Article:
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30th May 1999

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Focus on RightsFicus on Rights

Challenging gender bias in Sri Lanka

By: Kishali Pinto Jayawardene

The Controller of Immigration and Emi gration (and sundry staff serving under him) are to be congratulated. For observing the rules of an anachronistically sexist logic with such dogged and beautiful aplomb, that is. Consider this astonishing statement of official policy divulged before the Supreme Court on Monday in an action challenging the refusal of the Controller to grant a residence visa to a German male national married to a Sri Lankan female citizen. Documents before the Court relating to guidelines for Residence visas and stamped "Secret- for official use only" made very clear why there was state hostility towards alien men married to Sri Lankan women. As clause four of the guidelines read with breathtaking simplicity "Sri Lanka follows a patriarchal system; hence Residence Visas are normally granted only to female spouses of Sri Lankans". Thus, the deserved congratulations. What else indeed is fitting to greet this most enlightened and logical statement to emerge from the Sri Lankan bureaucracy this side of the Millennium.

The Court was however not amused. Discriminatory cases of this nature had been coming before the Supreme Court for quite some time, characterised by the unashamed and unapologetic willingness of the Controller to come to a settlement in each case while maintaining the discriminatory practice. This time around, it was not that easy. In a testy order delivered from the Bench, the immigration and emigration authorities were directed to put their house in order by halting secret and discriminatory practices in awarding residence visas. The petitioner, a German national by the name of Bernard Maximilian Fischer was awarded his residence visa and the right to work in the country.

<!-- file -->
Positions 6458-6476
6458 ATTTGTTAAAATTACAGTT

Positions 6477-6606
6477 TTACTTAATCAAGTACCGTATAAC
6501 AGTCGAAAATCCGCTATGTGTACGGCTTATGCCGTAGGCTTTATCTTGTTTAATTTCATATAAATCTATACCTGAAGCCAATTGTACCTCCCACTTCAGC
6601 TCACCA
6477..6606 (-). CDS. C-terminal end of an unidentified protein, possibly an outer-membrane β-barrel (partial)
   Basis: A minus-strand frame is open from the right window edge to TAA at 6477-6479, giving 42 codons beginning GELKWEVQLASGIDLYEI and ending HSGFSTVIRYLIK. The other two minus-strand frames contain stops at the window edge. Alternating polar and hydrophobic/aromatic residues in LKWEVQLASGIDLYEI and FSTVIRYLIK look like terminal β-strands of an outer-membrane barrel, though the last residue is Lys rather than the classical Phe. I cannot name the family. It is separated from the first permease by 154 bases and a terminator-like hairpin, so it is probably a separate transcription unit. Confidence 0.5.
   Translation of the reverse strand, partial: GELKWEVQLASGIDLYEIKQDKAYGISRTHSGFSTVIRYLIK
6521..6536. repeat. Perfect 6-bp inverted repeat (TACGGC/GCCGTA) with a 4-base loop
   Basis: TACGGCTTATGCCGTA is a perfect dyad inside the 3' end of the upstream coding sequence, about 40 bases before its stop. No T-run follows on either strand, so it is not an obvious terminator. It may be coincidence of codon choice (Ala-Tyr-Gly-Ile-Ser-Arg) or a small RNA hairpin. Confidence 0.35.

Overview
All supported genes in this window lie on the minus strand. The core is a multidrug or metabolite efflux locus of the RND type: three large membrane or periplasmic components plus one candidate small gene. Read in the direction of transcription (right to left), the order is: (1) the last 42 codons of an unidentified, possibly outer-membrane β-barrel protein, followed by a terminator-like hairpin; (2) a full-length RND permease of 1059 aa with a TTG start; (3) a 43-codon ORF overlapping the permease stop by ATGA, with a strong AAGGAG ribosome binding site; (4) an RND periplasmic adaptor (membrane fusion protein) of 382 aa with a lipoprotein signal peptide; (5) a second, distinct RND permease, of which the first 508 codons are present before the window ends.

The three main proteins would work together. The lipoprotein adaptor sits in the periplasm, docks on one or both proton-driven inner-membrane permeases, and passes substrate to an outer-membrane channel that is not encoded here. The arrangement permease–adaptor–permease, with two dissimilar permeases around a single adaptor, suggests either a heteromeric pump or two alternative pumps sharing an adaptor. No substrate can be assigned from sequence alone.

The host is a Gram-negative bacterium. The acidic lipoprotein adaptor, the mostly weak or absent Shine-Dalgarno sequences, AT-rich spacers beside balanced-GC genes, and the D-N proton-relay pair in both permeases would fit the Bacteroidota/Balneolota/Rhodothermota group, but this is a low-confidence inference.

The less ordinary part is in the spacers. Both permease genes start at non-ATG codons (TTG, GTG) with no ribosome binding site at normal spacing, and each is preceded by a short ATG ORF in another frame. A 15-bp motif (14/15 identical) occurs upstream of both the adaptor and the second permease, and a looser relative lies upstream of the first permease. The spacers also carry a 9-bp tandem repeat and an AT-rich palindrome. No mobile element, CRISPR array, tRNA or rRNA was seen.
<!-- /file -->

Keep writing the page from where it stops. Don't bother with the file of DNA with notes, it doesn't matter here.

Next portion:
It is devoutly to be hoped that Monday's order by the Court would put an end to the long distasteful question concerning the granting of residence visas to foreign male spouses of Sri Lankans. While foreign women married to local men need only establish the fact of marriage to be given residence visas, the opposite is true for their unfortunate counterparts. To satisfy eligibility, foreign men must show their ability to earn a fairly substantial amount of US$ 9,000 each year besides depositing a sum of US$ 25,000 in a bank that cannot be released except with the recommendation of the Controller. Forbidden to seek employment in Sri Lanka, they cannot be dependent on their wives, who are in turn looked upon as being totally and insultingly incapable of being financially independent and supporting their husbands. Caught up in this situation and refused a residence visa (literally) on the basis that he was unfortunate enough to be born a male instead of a female, Fischer decided to go to court for several reasons. Having come to Sri Lanka as a tourist in 1996 and fallen in love with a Sri Lankan girl, he married and then returned to Germany shortly thereafter. Their stay abroad however was short lived due to the fact that his wife became homesick and within a few months, they returned home. He then applied for a residence visa which signalled the start of his troubles. Unable to show financial stability to the extent demanded by him, his efforts to explain this discrimination to the staff of the Department of Immigration and Emigration were of no avail and letters written by him to the Controller went unanswered. The final indignity of being informed that his tourist visa would also be cancelled within two months was what finally decided Fischer to come to court. He was indeed amply rewarded for his efforts.